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Hitmen77
08-02-2009, 11:31 AM
.....the White Sox fired Don Kessinger as their manager and hired some guy named Tony LaRussa to replace him. I wonder whatever became of that LaRussa guy?

It was also 30 years ago today that Yankee catcher Thurman Munson died in a plane crash.:(:

Medford Bobby
08-02-2009, 11:36 AM
That was a spooky all around strange sports news day........:(:

It was the end of the Bill Veeck era as well.......

Railsplitter
08-02-2009, 11:44 AM
Odd how things are like that. You remember both, but not taking place the same day.

TommyJohn
08-02-2009, 12:23 PM
.....the White Sox fired Don Kessinger as their manager and hired some guy named Tony LaRussa to replace him. I wonder whatever became of that LaRussa guy?

It was also 30 years ago today that Yankee catcher Thurman Munson died in a plane crash.:(:
To be technical, I don't think he was fired. He talked to Veeck about problems with the team and offered to resign. Veeck didn't try to talk him out of it.

Trivia note: Steve Stone claims that before the 1979 season Bill Veeck planned on offering the manager position to Ernie Banks, but Stone talked him out of it-the reason being that Banks was so strongly identified with the Cubs that he would turn down the job.

BleacherBandit
08-02-2009, 12:29 PM
To be technical, I don't think he was fired. He talked to Veeck about problems with the team and offered to resign. Veeck didn't try to talk him out of it.

Trivia note: Steve Stone claims that before the 1979 season Bill Veeck planned on offering the manager position to Ernie Banks, but Stone talked him out of it-the reason being that Banks was so strongly identified with the Cubs that he would turn down the job.

How awesome would that have been?

Brian26
08-02-2009, 12:36 PM
How awesome would that have been?

Awesome? Sounds like it had potential to be a complete disaster both on and off the field.

TommyJohn
08-02-2009, 01:00 PM
How awesome would that have been?

Awesome? Sounds like it had potential to be a complete disaster both on and off the field.

I cannot picture Ernie Banks in the late 70's era Sox pajama uniforms.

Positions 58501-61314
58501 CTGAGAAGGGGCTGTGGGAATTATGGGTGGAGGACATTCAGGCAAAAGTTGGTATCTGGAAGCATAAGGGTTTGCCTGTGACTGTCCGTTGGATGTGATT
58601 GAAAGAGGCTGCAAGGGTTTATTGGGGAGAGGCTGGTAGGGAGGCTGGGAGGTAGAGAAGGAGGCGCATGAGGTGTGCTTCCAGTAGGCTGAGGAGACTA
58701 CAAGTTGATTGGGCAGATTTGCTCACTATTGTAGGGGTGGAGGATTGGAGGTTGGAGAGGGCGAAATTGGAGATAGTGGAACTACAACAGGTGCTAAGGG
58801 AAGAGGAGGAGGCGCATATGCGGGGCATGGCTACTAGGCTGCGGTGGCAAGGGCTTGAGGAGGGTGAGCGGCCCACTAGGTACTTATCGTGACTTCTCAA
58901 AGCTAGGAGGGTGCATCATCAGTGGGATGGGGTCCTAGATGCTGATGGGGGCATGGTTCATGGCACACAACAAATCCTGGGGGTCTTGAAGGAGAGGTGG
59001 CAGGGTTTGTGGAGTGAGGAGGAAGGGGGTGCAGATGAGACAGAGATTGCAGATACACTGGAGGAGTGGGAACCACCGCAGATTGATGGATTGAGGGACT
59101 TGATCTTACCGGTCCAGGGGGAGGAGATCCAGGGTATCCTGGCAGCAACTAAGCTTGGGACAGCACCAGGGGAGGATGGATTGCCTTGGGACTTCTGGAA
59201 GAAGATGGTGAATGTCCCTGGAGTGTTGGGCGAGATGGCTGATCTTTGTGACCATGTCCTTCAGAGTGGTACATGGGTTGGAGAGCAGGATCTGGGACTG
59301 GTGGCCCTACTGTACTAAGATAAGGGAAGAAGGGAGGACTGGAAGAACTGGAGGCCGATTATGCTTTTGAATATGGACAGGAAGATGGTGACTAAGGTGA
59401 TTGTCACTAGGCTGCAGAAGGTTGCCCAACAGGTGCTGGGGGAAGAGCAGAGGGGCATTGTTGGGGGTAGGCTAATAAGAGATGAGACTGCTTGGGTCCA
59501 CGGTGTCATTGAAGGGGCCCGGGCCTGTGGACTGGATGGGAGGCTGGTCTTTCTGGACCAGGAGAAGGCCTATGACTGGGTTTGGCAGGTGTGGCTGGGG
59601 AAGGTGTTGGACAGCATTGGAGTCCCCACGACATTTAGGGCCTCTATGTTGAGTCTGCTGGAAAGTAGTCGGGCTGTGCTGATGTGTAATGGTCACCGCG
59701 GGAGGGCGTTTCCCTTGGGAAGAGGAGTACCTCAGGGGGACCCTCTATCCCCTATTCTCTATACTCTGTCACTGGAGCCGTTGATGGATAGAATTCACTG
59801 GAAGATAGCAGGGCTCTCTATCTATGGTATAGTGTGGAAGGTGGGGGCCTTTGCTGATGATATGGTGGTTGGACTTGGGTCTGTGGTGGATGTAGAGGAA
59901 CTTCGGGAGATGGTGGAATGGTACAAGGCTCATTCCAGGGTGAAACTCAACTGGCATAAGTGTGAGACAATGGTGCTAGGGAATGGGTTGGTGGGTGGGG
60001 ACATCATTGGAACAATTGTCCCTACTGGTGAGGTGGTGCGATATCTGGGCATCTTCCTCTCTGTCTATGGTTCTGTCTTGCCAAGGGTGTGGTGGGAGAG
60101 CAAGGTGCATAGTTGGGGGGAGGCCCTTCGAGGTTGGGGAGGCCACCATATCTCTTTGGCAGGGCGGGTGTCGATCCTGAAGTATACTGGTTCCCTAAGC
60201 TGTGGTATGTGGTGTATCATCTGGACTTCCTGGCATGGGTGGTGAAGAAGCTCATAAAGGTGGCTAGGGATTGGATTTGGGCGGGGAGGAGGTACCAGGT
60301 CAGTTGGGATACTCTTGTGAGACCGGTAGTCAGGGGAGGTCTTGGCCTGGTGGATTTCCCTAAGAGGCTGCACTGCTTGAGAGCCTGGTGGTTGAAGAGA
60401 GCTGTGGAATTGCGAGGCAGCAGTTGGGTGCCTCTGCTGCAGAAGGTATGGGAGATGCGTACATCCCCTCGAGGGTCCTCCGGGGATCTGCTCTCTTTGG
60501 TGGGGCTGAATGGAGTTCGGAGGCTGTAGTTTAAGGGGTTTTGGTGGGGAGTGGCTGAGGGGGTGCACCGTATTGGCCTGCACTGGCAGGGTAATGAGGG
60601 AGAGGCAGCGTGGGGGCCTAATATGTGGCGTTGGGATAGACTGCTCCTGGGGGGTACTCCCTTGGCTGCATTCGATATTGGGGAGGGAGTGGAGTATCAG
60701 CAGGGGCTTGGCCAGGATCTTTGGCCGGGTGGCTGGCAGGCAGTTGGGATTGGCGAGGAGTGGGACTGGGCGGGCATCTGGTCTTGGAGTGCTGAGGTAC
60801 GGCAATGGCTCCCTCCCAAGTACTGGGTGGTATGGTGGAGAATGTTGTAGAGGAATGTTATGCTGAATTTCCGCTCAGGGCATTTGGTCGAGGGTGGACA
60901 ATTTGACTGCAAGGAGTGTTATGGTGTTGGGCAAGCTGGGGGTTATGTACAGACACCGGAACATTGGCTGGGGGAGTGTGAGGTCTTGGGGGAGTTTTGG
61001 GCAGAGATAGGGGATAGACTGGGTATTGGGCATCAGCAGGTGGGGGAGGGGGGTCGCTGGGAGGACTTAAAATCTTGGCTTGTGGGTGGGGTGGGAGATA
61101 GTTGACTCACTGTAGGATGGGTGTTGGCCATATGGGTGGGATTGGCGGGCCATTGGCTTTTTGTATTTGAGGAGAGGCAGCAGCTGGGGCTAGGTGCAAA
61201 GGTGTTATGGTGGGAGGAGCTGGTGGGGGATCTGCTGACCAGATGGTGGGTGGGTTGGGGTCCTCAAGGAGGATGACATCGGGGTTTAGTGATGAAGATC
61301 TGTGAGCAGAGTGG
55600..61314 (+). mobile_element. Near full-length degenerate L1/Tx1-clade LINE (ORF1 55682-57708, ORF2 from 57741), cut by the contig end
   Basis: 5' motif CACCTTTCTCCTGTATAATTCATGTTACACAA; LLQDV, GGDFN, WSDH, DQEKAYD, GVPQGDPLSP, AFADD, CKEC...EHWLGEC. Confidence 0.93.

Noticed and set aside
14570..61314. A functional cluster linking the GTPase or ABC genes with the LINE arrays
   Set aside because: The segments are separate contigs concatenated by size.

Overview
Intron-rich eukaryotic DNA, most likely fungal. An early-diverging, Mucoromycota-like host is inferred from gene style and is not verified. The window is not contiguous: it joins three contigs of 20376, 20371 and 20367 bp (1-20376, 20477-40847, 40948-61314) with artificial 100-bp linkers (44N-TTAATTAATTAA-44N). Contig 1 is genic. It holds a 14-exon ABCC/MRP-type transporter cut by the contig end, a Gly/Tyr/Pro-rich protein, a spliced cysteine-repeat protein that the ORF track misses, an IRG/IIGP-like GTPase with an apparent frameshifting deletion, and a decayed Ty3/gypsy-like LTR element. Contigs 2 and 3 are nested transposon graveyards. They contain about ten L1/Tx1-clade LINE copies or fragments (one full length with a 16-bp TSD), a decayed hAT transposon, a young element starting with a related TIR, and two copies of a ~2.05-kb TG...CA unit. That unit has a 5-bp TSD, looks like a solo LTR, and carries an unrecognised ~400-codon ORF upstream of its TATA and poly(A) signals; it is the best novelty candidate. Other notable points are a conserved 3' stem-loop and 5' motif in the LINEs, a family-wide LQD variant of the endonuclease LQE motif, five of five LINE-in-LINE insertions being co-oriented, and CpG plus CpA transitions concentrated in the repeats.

Lip Man 1
08-02-2009, 05:31 PM
As some of you know Banks was almost some say should have been a member of the White Sox froim the beginning:

From my 'what if' story at WSI:

“MR. CUB” BECOMES “MR. WHITE SOX”

Here’s something that’ll make a Cub fan choke... if not for circumstances, Ernie Banks, the famed “Mr. Cub,” might never have played a game for the North Side. Instead Banks might have spent his career on the South Side and consequently gotten into a World Series...or two.

As to why Banks didn’t become a member of the Sox, details are unclear but some facts are known and it appears the main reason was because of the personalities of two of the leading Sox members of the 1950's, Frank “Trader” Lane and Paul Richards.

As G.M., Lane executed several brilliant deals netting the Sox All Star performers like Billy Pierce, Nellie Fox, “Minnie” Minoso and Sherm Lollar. Richards, the field manager from 1951 through late 1954, was a brilliant tactician and a tremendous teacher. Pierce said he was the best manager he ever had. But both men were strong willed, and had big ego’s and that would come into play.

By 1952 Lane was earning 35,000 a season plus a ‘nickel a head’ bonus based on attendance that added an additional 41,000 thousand dollars. Richards who had authored three very good seasons was getting 25,000 thousand and a ‘nickel a head’ for anything over 900,000 in paid admissions.

By August 1954 Richards was looking elsewhere. He couldn’t get a raise and he couldn’t get a multi year deal from the White Sox. He was looking for a three year package worth 40,000 thousand and was turned down. On September 13, Richards accepted the role of both field and general manager for the Orioles.

So how does Banks come into play?

Fast forward to May 21, 1956. By now Richards is still with the Orioles, Lane is the G.M. of the Cardinals. On this day the Sox, led by co G.M.’s, Chuck Comiskey and John Rigney traded George Kell to the Orioles for Dave Philley and Yankee killer Jim Wilson. When Lane heard about the deal he told the press, “Comiskey got the best of Richards...” When Richards heard the comment he exploded, “if you leave Lane alone, he’ll trade a first place club into a sixth place club.” He ripped Lane for every ill advised deal he ever made dating back to the trade of fleet outfielder Jim Busby. The he dropped a bombshell.